Sean Buchan is actively switching his banking choices. Whilst doing this, he reflects on why such a simple action faces so much resistance and inertia across the general public. He concludes that in the end, it is mostly due to ourselves.
When you hear the word ‘banking’ what is the first thing you think of? A vault where you store your money? Sky high yet undeserved bonuses to top executives? How about… an opportunity to do a good thing with relatively little effort?
Experience tells us that almost nobody thinks the latter, at least not immediately. That’s a shame, seeing as where you store your money might be the most powerful decision you can make.
The situation might have been grim before 2008, but ever since that, implicit distrust was transformed into an explicit shunning of all things money-related. Economics has drifted further into the realm of pseudo-science that nobody understands. Meanwhile, bankers and all those associated are not to be trusted.
It’s easy to see why people would think that. Even the IMF said 2008 was the biggest financial crash since Wall Street, and recently, unemployment levels in the UK hit their highest levels in nearly two decades. At the same time it appeared that those that were largely responsible, with the exception of a few high profile names, got away unscathed.
But that’s not the whole story of banking. The upcoming National Ethical Investment Week urges us all to cast our eyes away from headline grabbers – for unfortunately bad news still forms the majority – and consider an ever-growing fringe of banking in the hope that it will not be considered fringe any longer. This is the phenomenon of banking sustainably.
The delights of modern technology allows a plethora of information on ethical and sustainable banking options to arrive at our fingertips with very little research. Thanks to increasingly easy-to-use platforms such as Ethex and the Social Stock Exchange, as well as in-depth tools such as the Move Your Money scorecard, one can go from belligerent naysayer to having even a little shred of hope in under an hour.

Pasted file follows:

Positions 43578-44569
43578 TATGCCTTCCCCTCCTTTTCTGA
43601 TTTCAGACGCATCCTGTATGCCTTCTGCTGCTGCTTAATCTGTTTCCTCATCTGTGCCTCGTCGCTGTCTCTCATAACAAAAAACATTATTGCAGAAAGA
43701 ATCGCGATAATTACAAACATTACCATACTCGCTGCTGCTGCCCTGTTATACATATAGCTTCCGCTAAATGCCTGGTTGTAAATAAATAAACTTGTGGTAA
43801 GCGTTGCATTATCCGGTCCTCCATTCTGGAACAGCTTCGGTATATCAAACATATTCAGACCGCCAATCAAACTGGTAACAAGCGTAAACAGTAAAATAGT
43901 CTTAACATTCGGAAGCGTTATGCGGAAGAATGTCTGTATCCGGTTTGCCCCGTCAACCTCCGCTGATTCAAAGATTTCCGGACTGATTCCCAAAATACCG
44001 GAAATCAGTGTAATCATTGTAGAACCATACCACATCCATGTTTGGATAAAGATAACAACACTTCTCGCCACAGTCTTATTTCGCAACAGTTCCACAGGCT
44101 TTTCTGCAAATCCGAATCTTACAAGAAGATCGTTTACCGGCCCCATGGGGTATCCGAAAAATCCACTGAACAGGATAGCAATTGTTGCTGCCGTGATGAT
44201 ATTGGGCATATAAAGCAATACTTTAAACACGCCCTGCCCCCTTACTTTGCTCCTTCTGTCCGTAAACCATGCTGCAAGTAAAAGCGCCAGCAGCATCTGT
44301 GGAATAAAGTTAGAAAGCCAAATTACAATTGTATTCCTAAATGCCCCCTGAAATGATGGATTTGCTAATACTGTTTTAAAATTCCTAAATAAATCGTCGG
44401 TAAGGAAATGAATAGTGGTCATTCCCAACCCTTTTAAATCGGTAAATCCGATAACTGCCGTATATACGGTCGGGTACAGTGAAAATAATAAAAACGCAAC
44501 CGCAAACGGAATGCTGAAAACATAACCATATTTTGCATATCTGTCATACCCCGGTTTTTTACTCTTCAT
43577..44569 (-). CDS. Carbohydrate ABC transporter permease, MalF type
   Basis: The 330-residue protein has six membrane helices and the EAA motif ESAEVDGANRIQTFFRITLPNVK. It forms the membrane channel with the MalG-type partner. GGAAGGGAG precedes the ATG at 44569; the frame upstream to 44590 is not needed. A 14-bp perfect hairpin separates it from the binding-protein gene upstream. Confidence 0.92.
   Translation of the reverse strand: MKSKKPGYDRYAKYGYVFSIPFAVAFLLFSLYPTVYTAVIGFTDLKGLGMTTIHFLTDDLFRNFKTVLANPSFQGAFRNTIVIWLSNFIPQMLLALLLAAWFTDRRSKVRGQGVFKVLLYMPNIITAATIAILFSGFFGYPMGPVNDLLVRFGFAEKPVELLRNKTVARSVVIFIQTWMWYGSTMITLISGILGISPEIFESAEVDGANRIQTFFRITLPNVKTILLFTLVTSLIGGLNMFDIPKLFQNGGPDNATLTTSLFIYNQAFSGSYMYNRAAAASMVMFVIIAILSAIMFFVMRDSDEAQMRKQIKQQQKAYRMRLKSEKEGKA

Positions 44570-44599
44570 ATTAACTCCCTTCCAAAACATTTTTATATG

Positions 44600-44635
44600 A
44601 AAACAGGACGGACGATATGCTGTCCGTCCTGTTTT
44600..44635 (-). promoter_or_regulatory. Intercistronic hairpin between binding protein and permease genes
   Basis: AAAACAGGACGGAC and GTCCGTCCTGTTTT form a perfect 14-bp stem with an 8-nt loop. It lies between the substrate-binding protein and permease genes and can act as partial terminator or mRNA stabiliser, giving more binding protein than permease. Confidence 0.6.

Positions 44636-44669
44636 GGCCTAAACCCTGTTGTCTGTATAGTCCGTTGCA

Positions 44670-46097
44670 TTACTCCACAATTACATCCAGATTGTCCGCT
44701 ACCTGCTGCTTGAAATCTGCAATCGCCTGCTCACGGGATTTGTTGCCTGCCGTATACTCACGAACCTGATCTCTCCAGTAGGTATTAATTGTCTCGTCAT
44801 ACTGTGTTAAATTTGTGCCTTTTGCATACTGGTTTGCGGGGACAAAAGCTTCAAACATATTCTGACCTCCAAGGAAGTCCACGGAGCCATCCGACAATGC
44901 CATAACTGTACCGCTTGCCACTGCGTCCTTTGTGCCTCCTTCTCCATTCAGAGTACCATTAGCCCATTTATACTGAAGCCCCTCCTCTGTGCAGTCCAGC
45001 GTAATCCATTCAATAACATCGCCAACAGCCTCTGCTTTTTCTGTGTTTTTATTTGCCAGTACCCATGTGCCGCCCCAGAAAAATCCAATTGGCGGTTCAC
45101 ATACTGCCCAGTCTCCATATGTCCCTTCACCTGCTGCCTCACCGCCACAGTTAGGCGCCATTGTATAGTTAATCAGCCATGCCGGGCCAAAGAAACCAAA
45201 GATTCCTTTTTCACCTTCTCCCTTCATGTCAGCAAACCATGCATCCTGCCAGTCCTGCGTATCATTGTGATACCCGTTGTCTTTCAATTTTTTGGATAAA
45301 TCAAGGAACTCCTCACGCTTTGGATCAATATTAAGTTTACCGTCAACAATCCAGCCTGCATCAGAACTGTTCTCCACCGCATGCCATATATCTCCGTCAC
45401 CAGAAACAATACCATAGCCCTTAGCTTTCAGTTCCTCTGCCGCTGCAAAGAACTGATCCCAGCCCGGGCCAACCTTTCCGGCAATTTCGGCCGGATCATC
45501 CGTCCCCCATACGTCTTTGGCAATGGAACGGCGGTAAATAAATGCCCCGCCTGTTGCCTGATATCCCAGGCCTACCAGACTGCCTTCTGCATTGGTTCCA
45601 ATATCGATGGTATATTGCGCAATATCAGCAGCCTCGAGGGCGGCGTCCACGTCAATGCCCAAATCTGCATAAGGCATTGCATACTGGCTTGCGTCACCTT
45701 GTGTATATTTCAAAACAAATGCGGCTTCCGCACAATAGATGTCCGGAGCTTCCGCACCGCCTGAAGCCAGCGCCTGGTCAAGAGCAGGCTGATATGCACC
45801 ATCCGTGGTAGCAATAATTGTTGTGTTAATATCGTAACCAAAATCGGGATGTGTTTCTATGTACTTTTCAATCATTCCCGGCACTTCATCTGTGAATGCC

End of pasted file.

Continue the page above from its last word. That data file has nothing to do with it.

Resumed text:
Next, a few hours of more of detailed research, or perhaps consultation from an adviser, and finally, make the switch completely online or over the phone. It’s possible to have one’s banking life transformed with relatively little effort. That’s current account, savings and investment funds alike, with all that money doing good.
So what causes us to be so sceptical and inert in the first place? Well, it is true that mainstream information out there has been lacking. I personally went through an entire undergraduate degree in economics, including a placement in industry, without hearing the phrases ‘sustainable banking’ or ‘ethical banking’ even once.
Seeing as that’s a money-heavy profession it is a little hard to imagine the prominence of these concepts elsewhere. In recent times it seems, just as with I, one needs to search for it. This needs to change.
Fortunately press such as Blue & Green Tomorrow and bodies such as the UK Sustainable Investment and Finance Association (UKSIF), which is running National Ethical Investment Week, seek to make that change.
However, aside from a lack of mainstream prominence, our scepticism and inertia is mostly due to ourselves. Consider the self-fulfilling prophecy. If a gentleman approaches us in the high street and offers us an ethical banking option, our immediate thought is to probably think of him as a phony.
Firstly he is selling something, which involves making money; the very thing that is evil. Secondly he’s selling banking, which involves money; the very thing that is evil. This cannot be ethical or sustainable in any way.
In reality we haven’t given the man a chance. We haven’t considered that there is an opportunity to do good with our money. Realistically, every moment is an opportunity to do something good.
Guns don’t kill people; people do. Television isn’t trash; it depends what channel you watch. Money is not evil; it is what you do with it. There is no need to distrust something or somebody just because of a general association.
Anybody still reading this article is likely already converted or close to it. Thus this is more a call to everybody to realise how much this current status quo affects the position of sustainable banking today and actively challenge it whenever we hear or see it. In the end, it is we, and only we – the discerning members of the general public – that decide whether something is fringe or whether something is mainstream.
Wouldn’t it be great to see sustainable banking as the standard option? Don’t you think it’s time to believe in banking again?
Sean Buchan is a freelance writer specialising in the areas of economics, philosophy, principles and ethics. A principled person himself, he is the founder of www.TrueEfficiency.net and makes a point of only investing his time into projects he truly believes in. You can also follow him at @TrueEfficiency and www.facebook.com/TrueEfficiency.